A Connecticut state legislator has introduced a measure that, if passed, would levy a 50% tax ammunition. According to Rep. Jillian Gilchrist, the bill is a “public health matter” not the equivalent of a “sin tax” levied against shooters.
The freshman legislator explained in a video she uploaded to Twitter that “we want to increase it (the tax on ammunition) by 50 percent, because we see it as a prevention measure.”
“For example,” she continued, “if someone were to buy a 50 cartridge box of ammunition for about $10, it would increase the price to $15.”
As you can imagine, the National Rifle Association has already condemned the legislation, while legal observers have concerns about the legality of such a measure.
Gilchrist’s not impressed.
“We see this as a public health measure,” she said, “similar to what we’ve done in Connecticut with increasing the tax on cigarettes. When we increase that tax, we’ve seen a reduction in use.”
While her measure - and the motivation behind it- may be called into question, there have been other successful taxes on ammunition. The Washington Supreme Court upheld Seattle’s ammunition and gun tax in 2017, saying the tax was acceptable because its “primary purpose was to raise revenue” rather than discourage gun owners from buying ammunition.
The NRA was quick to post this on Twitter: “This dreadful legislation punishes law-abiding citizens and makes it harder on them to safely use firearms.”
Gilchrist’s response was equally pointed: “Every day, hundreds of Americans are killed with guns. @NRA, I’m interested in preventing gun violence. If increasing the tax on ammunition can prevent just one death, it’s worth it.”
That sounds good, but it’s easy to advocate for a tax when it doesn’t impact you. And it seems a reach to treat shooting and smoking as equal public health issues. Smoking, after all, is a health risk. Shooting, on the other hand, is recreation - and already subject to all sorts of safety regulations.
What she’s suggesting is, in essence, a sin tax. And another step toward two less than noble goals: the further demonization of gun owners and another government intrusion into the lives of average citizens.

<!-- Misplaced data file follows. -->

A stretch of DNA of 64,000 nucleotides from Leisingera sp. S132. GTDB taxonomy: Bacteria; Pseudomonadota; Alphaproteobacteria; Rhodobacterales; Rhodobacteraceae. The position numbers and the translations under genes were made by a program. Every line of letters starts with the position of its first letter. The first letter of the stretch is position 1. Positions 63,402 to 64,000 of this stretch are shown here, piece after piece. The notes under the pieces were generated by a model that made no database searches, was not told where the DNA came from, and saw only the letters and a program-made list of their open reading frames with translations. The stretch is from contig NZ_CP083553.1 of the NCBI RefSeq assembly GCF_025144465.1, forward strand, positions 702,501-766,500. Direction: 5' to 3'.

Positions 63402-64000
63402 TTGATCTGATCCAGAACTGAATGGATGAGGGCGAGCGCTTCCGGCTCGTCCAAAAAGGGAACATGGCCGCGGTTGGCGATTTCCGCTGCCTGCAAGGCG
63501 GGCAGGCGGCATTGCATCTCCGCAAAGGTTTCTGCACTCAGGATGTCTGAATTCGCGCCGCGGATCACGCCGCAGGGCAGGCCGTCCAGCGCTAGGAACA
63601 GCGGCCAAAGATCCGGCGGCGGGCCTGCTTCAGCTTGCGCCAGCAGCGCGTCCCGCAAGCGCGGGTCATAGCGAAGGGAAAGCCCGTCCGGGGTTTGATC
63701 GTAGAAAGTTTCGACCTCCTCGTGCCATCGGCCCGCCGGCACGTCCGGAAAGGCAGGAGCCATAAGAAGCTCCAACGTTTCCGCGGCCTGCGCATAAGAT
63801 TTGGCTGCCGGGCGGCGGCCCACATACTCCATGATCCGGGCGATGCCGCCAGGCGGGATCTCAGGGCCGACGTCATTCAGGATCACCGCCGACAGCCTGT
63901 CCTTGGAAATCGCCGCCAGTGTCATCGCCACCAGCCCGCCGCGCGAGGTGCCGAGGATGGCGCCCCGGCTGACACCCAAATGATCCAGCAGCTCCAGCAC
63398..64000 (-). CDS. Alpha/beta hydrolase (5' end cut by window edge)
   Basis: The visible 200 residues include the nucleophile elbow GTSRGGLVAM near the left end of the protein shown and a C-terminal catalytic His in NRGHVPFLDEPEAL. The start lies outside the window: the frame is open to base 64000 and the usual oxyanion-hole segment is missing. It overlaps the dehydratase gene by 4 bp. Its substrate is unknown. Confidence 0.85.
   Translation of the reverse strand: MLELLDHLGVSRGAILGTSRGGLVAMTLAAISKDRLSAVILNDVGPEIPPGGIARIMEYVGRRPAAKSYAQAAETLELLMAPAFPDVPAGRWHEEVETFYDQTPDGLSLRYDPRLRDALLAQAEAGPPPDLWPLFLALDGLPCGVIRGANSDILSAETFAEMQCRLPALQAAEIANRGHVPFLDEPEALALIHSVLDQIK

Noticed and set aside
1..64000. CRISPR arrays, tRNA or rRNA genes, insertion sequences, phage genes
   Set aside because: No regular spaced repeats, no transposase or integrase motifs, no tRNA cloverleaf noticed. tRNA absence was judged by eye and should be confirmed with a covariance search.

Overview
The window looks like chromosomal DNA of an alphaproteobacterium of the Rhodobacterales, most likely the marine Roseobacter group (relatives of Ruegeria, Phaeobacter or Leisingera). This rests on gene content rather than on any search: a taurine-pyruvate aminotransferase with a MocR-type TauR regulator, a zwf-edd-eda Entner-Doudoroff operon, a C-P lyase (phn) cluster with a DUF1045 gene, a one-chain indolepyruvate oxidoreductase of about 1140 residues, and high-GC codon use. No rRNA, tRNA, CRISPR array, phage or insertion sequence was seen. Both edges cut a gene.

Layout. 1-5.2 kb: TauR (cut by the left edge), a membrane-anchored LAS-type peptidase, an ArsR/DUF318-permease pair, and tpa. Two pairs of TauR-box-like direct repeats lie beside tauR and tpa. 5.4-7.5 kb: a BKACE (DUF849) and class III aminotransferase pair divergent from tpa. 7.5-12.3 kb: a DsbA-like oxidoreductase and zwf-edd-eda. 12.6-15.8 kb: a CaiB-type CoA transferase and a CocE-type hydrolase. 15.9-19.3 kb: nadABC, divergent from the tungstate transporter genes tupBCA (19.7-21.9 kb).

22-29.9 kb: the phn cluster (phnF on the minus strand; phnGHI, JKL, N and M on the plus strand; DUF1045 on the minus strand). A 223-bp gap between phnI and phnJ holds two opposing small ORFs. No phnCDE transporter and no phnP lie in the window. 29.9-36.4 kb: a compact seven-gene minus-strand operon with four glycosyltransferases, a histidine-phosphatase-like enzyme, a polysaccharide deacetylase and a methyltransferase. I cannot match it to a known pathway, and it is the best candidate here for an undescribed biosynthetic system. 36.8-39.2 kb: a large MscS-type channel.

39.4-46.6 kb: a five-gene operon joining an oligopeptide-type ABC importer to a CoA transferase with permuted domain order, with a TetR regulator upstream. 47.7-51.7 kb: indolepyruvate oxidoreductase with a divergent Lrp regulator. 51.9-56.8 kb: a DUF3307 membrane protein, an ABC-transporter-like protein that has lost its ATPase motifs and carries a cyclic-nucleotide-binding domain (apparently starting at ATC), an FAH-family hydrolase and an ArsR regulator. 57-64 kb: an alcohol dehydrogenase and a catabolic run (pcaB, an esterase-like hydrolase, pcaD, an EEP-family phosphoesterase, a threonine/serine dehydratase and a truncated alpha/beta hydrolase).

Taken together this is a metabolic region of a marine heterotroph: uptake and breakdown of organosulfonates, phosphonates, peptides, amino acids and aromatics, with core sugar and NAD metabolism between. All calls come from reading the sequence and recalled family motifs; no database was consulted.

Of course, she’s not alone in her ultimate goals. In California, Gov. Gavin Newsom has proposed a 50 percent increase in the state budget for the program that seeks to seize firearms from people ruled “ineligble” to own guns because of past criminal convictions or mental illness. Newsom’s also pushing state lawmakers to expand a CalDOJ unit tasked with enforcing gun sale laws, and a bump in budgeting for the Firearms Violence Research Center at the University of California, Davis.
California legislators, in response, are hoping they can reintroduce and pass gun control legislation that was vetoed by former Gov. Jerry Brown.
Those measures include a purchase limit of one long gun per month, and regulations on parts that can be used to build “homemade” guns.
They’ve already introduced measures that would put a 10-year firearm prohibition on anyone convicted of two drug or alcohol crimes in a three-year period, a requirement that gun owners lock up their weapons when they’re not at home, and a tax on gun sales that would fund violence prevention programs. A bill that would permit more people to seek “gun violence restraining orders” against someone they “believe poses a danger to themselves or others” has also been reintroduced.
Today, we live in a society where tolerance, lifestyle choice and personal freedom are shoved down the throats of anyone who dares question government encroachment that’s supposed to be “for our own good.”
Instead, the belief in limited government, fewer regulations, or the idea that personal responsibility accompany personal choice isn’t covered by the same people who in turn pillory us for “intolerance.”
That’s not tolerance; it’s hypocrisy.